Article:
To provide a good bond between the inorganic fillers and the resin matrix, manufacturers treat the surface of the filler with silane, which has groups that react with the inorganic filler and other groups that react with the organic matrix.
The most common resins are based on dimethacrylate (Bis-GMA, bisphenol A-glycidyl methacrylate) or urethane dimethacrylate (UDMA) oligomers. A highly simplified formula in which R represents any of a large number of organic groups (e.g., phenyl-, methyl-, carboxyl-, hydroxyl-, and amide-) follows:
Bis-GMA and UDMA oligomers are viscous liquids to which low-molecular-weight monomers (dimethacrylates) are added to control the consistency of the composite paste. Oligomers and the low-molecular-weight monomers are characterized by carbon double bonds that react to convert them to a polymer.
Initiators and Accelerators
The principal system used to achieve polymerization (setting) is the visible light-curing system. In this system, the composite is polymerized by being exposed to an intense blue light. The light is absorbed by a diketone, which, in the presence of an organic amine, starts the polymerization reaction. Exposure times of 20 to 40 seconds are needed for polymerization. Because blue light is necessary to start the reaction, the diketone and amine can be in the same composite paste, and no reaction occurs until it is exposed to blue light. Light-curing units are described later in this chapter.
In self-curing systems, polymerization is accomplished with an organic peroxide initiator and an organic amine accelerator. The initiator and accelerator must be kept separated and not mixed until just before the restoration is placed.
Regardless of the system used, the following general reaction takes place:
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Inorganic pigments are added in small amounts so that the color of the composite matches the tooth structure. Typically, composites are provided in 10 or more shades, which cover the normal range of human teeth (yellow to gray). Highly pigmented tints can be mixed with the standard shades to match the color of teeth outside the normal range. Special shades for bleached teeth are also available.
Composites have been developed with enamel, dentin, cervical, and opaque shades for special techniques in esthetic dentistry. These multipurpose composites can be placed in one layer or several layers to improve esthetics. Examples of these special composites are listed in Table 4-2.
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Some of these qualities are more important for anterior or posterior applications. Values for a variety of properties are presented in Table 4-3 for microhybrid and microfilled composites. The nanofilled composites have values similar to those for the microhybrid composites.
|PROPERTY||MICROHYBRID COMPOSITE∗||MICROFILLED COMPOSITE|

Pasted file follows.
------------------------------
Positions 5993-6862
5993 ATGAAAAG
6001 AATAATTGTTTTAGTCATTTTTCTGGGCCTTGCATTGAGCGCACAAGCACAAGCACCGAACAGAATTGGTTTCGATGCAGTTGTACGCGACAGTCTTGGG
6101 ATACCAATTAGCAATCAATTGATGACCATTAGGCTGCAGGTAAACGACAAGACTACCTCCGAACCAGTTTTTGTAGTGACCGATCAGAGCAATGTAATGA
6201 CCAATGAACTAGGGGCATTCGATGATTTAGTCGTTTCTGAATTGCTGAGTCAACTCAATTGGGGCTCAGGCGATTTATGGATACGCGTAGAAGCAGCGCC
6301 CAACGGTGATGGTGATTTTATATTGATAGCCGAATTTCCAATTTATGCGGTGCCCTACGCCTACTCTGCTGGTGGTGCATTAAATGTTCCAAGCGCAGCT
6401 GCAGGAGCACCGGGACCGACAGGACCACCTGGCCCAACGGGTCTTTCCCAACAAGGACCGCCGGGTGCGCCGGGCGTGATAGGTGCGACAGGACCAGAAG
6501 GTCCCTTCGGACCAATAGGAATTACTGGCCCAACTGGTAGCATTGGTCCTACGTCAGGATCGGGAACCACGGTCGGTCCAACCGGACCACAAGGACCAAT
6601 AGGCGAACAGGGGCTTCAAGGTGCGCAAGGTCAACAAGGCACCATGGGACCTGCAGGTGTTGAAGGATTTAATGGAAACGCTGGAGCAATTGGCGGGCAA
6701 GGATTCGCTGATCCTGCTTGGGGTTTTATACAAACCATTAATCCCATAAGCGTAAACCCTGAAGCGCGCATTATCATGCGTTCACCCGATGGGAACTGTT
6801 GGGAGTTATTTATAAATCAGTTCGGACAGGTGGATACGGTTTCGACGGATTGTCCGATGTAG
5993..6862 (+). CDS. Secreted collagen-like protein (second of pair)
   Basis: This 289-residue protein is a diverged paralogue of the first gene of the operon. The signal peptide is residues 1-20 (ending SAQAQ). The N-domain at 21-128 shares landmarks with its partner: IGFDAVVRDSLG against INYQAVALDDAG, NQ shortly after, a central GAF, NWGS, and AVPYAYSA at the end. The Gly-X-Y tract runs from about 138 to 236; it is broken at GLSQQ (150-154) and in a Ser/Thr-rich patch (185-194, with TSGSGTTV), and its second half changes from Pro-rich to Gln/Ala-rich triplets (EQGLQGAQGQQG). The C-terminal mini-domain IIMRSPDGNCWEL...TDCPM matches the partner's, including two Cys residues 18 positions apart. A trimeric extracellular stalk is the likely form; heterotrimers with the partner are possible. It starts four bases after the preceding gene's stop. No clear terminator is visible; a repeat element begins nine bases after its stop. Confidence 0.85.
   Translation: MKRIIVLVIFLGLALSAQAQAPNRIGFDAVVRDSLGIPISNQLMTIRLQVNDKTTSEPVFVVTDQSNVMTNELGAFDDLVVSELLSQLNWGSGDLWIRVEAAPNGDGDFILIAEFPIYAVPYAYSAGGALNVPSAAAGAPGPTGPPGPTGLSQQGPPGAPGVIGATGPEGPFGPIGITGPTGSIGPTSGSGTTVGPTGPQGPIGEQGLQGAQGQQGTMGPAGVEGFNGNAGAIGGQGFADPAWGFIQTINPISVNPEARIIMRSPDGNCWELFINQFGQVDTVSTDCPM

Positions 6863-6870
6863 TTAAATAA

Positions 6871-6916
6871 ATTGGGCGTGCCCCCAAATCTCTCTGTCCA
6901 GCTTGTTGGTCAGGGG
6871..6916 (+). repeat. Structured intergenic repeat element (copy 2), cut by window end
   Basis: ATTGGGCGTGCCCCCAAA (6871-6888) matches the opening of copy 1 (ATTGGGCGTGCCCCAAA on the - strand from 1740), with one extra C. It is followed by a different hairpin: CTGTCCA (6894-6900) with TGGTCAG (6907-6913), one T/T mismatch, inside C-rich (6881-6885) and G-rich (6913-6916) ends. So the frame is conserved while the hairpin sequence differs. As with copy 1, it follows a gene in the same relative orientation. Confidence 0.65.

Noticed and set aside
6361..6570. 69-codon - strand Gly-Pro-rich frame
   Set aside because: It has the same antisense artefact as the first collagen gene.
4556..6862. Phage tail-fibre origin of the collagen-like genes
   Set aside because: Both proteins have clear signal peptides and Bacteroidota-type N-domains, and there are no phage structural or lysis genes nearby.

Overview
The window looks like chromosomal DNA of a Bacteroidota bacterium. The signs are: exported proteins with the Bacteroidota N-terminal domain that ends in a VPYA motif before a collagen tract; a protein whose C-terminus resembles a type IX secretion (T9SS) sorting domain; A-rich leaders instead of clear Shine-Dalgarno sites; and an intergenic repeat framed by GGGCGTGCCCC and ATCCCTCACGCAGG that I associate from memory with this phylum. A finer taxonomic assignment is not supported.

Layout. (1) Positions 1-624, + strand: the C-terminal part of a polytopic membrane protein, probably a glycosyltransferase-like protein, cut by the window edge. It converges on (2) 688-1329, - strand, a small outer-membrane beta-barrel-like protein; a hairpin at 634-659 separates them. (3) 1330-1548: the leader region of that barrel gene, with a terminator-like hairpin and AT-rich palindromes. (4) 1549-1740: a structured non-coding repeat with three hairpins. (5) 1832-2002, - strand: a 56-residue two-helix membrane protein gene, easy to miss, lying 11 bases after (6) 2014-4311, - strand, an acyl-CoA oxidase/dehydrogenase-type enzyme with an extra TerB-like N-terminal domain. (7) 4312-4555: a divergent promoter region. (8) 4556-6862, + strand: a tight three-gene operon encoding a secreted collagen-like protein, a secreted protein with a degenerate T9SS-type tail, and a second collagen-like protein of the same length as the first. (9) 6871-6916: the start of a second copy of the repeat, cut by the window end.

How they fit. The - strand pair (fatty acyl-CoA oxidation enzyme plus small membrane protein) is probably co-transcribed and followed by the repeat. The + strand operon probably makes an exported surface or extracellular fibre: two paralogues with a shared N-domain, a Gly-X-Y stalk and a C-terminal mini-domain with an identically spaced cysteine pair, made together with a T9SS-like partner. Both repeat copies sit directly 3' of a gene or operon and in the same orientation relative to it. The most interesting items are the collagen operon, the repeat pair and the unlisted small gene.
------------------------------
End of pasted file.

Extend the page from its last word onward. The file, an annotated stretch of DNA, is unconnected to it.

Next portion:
|Polymerization shrinkage (% linear)||1.0–1.7||2–3|
|Thermal conductivity (10−4 cal/sec/cm2[°C/cm])||25–30||2–15|
|Linear coefficient of thermal expansion (× 10−6/°C)||25–38||55–68|
|Water sorption (mg/cm2)||0.3–0.6||1.2–2.2|
|Radiopacity (mm Al)†||2.7–5.7||—|
|Compressive strength (MPa)||200–340||230–290|
|Diametral tensile strength (MPa)||34–62||26–33|
|Flexural strength (MPa)||90–140||—|
|Elastic modulus in compression (GPa)||8–14||3–5|
|Flexural modulus (GPa)||5–18||—|
|Knoop hardness (kg/mm2)||55–80||22–36|
|Bond strength to enamel and dentin with bonding agent (MPa)||14–30||14–30|
Microhybrid composites shrink less during setting than microfilled types because the microhybrid composites have less resin. Even with acid etching of enamel and dentin and use of bonding agents, stresses from polymerization shrinkage can exceed the bond strength of a composite to tooth structure, and, as a result, marginal leakage can occur.
Low-shrinkage and low-stress composites (GC Kalore, GC America, Alsip, Illinois; N’Durance, Septodont, Louisville, Colorado) have been introduced. These composites have modified resin and filler systems that result in reduced polymerization shrinkage and stress.
Two techniques have been proposed to overcome or minimize the effect of polymerization shrinkage. One method is to insert and polymerize the composite in layers, which reduces the effective shrinkage. The second method is to prepare a laboratory (indirect) composite inlay on a die and then to cement the inlay to the tooth with a thin layer of low-viscosity resin cement as discussed later in this chapter.
The thermal conductivity of a composite is much lower than that for metallic restorations (see Table 2-2) and closely matches that of enamel and dentin. Therefore, composites provide good thermal insulation for the dental pulp.
Typical values for microhybrid and microfilled composites are shown in Table 4-3. Because the thermal expansion of composites is greater than that of tooth structure (see Table 2-1), composite restorations have a greater change in dimensions with changes in oral temperatures than tooth structure. The more resin matrix, the higher is the linear coefficient of thermal expansion because the polymer has a higher value than the filler. As a result, microfilled composites have higher values for thermal expansion than microhybrid composites.
Values of water sorption of microhybrid and microfilled composites are given in Table 4-2. The microfilled composites have a greater potential for being discolored by water-soluble stains. Water sorption is accompanied by swelling of the composite, but this has not been an effective way to counteract polymerization shrinkage. However, the effect of water sorption on degradation of properties of composites is irreversible.
Most microhybrid composites are radiopaque. One microfilled composite (Heliomolar, Ivoclar Vivadent, Amherst, New York) contains ytterbium trifluoride, which makes it radiopaque. Most composites are radiopaque when compared with dentin but are radiolucent when compared with enamel. Argument exists whether radiopacity is an advantage in diagnosis; nevertheless, not all composites appear radiopaque on dental radiographs.
Compressive and Flexural Strengths
The compressive strength of microhybrid composites is higher than that of microfilled composites. Strength generally increases linearly with the volume fraction of filler. Because composite restorations most likely fail in tension or bending, their tensile and flexural strengths are of special interest (see Table 4-3).
The elastic modulus, or stiffness, of the composites is dominated by the amount of filler and increases exponentially with the volume fraction of filler. The lower filler content of the microfilled composites results in elastic moduli of one fourth to one half of the more highly filled microhybrid composites. This stiffness is important in applications in which high biting forces are involved and wear resistance is essential. However, the rate of bond failure of Class V cervical restorations was higher for microhybrid composites when compared with microfilled composites; the lower modulus of the microfilled composites probably reduced the stress on the bond of the restoration to dentin. Values of elastic modulus in compression and bending are listed in Table 4-3.